• They have never learned that communication is a two-way exchange of ideas and feelings and information
  • They are shy or nervous and have discovered that their chatter also blocks their own negative self talk
  • They are afraid of interaction – and their continuous monologues serves to keep people at a distance
  • They are afraid of not talking – if they stopped that might not be able to ‘think of things to say’
  • They think they’re interesting and that others like listening to them
  • They believe that communication is about entertaining people or providing them with information.

How do Incessant Talkers affect us?

If we model how we are affected by the Incessant Talker a most important effect stands out. Quite simply, they scramble our thinking.

In NLP we recognise that most of us think using one or more of four senses or representational systems. We think through mental pictures, or self talk and analysis, and or feelings – and some think in sounds. We all use all four methods and most of us specialise or prefer one of them.

Being talked at affects this mental activity. Unless we are careful it can actually block our ability to think clearly and have our own thoughts about what the speaker is saying. Our thinking is scrambled. It’s as if mind becomes confused or even numb. This often leads to panic or frustration or anger. But usually we’re too polite to express these feelings so we silently simmer.

The proficient Incessant Talker will actually put us into a form of hypnotic trance. Without being aware of it they are using traditional hypnotic techniques such as overloading the mind, inhibiting critical thinking, confusing the listener and using monotonous and fast or slow-paced delivery. And this hypnotic trance issue raises two warnings:

  1. If you are trying to do something or concentrate on something you will need to get them to keep quiet or get rid of them – otherwise you run the risk of making mistakes. In driving a car, for instance, such a Talker can provoke an accident by causing you to lose concentration or make a misjudgement or slip into a mild trance at a critical moment.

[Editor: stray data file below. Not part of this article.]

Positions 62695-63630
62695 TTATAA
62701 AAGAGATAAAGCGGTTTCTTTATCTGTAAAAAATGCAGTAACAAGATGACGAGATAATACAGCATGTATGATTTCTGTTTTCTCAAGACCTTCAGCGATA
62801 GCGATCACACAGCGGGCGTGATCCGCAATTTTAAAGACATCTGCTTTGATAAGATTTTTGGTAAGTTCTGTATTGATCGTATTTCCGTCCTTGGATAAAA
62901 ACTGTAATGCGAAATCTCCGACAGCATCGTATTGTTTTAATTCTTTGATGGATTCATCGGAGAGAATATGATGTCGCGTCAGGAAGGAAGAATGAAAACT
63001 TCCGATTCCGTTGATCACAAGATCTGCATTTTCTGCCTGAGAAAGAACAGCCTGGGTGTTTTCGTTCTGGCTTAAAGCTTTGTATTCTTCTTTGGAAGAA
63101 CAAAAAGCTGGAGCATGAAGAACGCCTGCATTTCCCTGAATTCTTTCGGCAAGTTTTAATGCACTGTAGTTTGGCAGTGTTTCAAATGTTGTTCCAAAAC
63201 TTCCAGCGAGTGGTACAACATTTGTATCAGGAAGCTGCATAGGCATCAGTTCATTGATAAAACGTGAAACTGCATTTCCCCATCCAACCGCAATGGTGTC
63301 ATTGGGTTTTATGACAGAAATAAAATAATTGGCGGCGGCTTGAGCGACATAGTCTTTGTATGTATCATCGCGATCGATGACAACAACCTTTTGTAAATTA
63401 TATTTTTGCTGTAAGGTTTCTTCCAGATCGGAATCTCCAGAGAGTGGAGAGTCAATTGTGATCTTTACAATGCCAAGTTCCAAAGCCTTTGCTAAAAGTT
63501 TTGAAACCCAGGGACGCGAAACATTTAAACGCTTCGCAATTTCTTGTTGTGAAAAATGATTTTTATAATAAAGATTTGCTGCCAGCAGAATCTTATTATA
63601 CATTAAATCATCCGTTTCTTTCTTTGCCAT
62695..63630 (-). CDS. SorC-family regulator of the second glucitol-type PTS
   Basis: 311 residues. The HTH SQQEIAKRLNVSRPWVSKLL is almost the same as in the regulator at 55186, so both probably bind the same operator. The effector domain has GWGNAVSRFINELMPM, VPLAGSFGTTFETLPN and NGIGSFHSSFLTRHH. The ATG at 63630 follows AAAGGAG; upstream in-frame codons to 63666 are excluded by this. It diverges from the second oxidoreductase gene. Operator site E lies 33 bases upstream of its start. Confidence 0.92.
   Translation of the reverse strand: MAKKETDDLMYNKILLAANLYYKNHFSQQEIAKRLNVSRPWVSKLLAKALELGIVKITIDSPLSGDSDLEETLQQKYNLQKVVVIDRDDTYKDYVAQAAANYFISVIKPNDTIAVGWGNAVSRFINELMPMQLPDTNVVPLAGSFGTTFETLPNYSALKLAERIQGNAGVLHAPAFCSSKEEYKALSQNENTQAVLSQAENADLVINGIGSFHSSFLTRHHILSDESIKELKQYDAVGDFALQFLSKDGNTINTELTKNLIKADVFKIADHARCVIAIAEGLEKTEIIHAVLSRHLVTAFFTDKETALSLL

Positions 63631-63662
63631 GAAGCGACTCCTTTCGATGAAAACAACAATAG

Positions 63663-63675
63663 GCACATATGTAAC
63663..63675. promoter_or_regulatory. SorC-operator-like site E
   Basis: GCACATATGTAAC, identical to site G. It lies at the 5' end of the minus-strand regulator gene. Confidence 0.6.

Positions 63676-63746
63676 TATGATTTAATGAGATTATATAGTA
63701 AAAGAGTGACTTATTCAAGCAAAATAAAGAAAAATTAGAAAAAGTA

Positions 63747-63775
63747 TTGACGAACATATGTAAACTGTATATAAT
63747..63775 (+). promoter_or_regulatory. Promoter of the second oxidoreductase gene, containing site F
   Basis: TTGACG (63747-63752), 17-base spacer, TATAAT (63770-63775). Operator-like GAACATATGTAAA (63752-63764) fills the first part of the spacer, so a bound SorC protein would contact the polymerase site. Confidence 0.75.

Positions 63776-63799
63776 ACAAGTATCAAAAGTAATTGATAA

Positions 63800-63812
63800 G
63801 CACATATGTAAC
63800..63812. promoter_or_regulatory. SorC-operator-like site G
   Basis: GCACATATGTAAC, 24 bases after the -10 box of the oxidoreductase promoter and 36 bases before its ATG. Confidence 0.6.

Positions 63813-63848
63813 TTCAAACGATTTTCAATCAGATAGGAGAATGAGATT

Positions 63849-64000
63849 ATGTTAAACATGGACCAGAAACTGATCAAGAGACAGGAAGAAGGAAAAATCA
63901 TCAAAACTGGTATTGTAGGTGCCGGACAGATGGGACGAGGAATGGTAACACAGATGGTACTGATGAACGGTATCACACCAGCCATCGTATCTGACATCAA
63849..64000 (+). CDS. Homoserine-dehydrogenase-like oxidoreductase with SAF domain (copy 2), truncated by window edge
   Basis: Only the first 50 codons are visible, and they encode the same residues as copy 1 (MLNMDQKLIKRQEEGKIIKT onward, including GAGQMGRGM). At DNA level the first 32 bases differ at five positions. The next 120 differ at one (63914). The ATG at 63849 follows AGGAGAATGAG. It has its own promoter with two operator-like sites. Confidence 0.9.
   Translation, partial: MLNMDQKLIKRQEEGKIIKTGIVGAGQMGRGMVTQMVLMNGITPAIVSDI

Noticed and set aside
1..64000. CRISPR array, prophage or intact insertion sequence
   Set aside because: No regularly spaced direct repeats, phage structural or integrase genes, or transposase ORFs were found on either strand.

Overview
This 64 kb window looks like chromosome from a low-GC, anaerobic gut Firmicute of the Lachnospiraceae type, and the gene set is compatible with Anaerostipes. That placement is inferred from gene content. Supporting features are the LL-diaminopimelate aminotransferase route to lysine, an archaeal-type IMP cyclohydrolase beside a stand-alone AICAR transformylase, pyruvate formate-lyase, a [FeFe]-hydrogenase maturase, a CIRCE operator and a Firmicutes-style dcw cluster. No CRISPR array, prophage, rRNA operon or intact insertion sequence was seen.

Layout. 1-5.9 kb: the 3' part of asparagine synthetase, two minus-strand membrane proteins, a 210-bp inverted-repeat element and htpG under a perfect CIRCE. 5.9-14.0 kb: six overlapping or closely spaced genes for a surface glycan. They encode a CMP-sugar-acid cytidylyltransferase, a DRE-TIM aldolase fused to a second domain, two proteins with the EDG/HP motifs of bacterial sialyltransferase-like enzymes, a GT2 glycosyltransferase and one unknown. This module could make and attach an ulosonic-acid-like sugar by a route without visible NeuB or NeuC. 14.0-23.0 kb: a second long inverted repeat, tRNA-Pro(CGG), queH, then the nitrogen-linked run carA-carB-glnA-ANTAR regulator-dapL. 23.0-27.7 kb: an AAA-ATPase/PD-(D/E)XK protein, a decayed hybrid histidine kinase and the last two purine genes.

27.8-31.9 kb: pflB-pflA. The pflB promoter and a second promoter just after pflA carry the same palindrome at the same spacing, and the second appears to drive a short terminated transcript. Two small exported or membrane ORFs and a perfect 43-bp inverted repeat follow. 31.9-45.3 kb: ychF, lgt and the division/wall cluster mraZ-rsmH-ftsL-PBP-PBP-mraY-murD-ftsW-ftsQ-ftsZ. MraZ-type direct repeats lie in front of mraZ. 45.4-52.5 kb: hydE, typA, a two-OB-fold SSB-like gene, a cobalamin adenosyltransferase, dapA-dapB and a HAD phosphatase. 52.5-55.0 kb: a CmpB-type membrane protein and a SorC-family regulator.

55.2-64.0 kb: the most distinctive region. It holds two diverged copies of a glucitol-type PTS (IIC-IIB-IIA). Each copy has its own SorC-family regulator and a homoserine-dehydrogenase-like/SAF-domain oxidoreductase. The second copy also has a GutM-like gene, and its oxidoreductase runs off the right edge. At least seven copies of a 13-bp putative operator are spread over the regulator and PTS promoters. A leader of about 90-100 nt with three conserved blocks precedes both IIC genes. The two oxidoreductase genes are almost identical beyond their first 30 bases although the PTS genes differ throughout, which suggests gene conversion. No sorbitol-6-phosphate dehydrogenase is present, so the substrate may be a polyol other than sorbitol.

2. Being in a mild trance means that your critical thinking ability, which mainly relies on self talk, is blocked. After all, that is what the traditional hypnotist does – they use trance to quieten our analytical thinking to make us receptive to suggestions. So if your Incessant Talker is going on and on about illness or depression or failure or some other negative topic don’t be too surprised if this affects your mood in the short term – or in the long term.

Action points

Ignore rapport:  If you happen to be a compulsive rapport-maker (see below) be aware that you are the type of person the Incessant Talker seeks out. You don’t like to upset or offend so you’re the one that gets picked on at the party, at work, on a training course, on the bus or train…

Look after yourself: The advice is simple: look after yourself! You do not have a duty be a patient victim of the Incessant Talker. Temporarily set aside traditional communication skills such as being a good listener or seeking to understand them. None of these work with the Incessant Talker — they are playing a different game, whether they realise this or not. Your job is to take care of yourself and get away.

You’re not the only one: Remember they’ve been doing this all their lives; picking off unskilled zebras. So, in learning to find and ‘en-trance’ willing listeners they’ve likely developed a pretty thick skin.

Ignore the ‘guilt’ game: Okay, many of them will play the guilt card and look or act hurt if you refuse to hang around. But your task is to remind yourself that you’re just one zebra in the herd. And escape. If you can steel yourself to do this a few times they’ll give up and look for easier prey.

Can I change them with NLP?

Some people may ask, ‘I’ve learned NLP – can’t I change them?’ The answer is no – not unless they want to change.

And changing others surreptitiously is not what NLP is about: it’s about changing ourselves – and assisting others to change themselves, if they ask for our assistance.

 

© Reg Connolly & Pegasus NLP

PS: What is a Compulsive Rapporter?  Some of us have a compulsion to be nice to everyone. We want to be friends with everyone. We especially don’t like to upset or annoy or disappoint anyone. Why? There are probably dozens of reasons but a common one is that we tend to empathise with anyone and everyone – and, especially, feel what we believe they are feeling or might feel.

So we couldn’t possibly upset the Incessant Talker by ending the conversation and walking away…

 

 

By Reg Connolly, Director of Training, Pegasus NLP